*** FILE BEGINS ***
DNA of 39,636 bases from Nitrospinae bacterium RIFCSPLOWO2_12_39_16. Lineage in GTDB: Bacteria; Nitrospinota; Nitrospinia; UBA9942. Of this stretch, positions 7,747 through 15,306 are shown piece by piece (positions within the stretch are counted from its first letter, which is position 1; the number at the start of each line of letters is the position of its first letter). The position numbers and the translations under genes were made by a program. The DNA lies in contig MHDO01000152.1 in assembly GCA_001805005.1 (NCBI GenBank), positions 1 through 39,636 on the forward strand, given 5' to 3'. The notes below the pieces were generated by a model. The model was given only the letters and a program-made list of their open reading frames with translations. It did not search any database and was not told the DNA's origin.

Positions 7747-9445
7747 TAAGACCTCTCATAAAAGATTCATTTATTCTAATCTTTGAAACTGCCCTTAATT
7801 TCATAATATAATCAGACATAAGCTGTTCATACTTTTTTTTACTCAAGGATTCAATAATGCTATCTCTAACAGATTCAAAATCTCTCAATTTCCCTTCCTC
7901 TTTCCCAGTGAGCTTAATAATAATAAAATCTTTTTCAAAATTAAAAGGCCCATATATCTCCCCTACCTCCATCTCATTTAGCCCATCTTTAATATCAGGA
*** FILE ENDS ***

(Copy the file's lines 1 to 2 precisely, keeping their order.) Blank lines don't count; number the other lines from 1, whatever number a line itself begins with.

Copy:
DNA of 39,636 bases from Nitrospinae bacterium RIFCSPLOWO2_12_39_16. Lineage in GTDB: Bacteria; Nitrospinota; Nitrospinia; UBA9942. Of this stretch, positions 7,747 through 15,306 are shown piece by piece (positions within the stretch are counted from its first letter, which is position 1; the number at the start of each line of letters is the position of its first letter). The position numbers and the translations under genes were made by a program. The DNA lies in contig MHDO01000152.1 in assembly GCA_001805005.1 (NCBI GenBank), positions 1 through 39,636 on the forward strand, given 5' to 3'. The notes below the pieces were generated by a model. The model was given only the letters and a program-made list of their open reading frames with translations. It did not search any database and was not told the DNA's origin.

Positions 7747-9445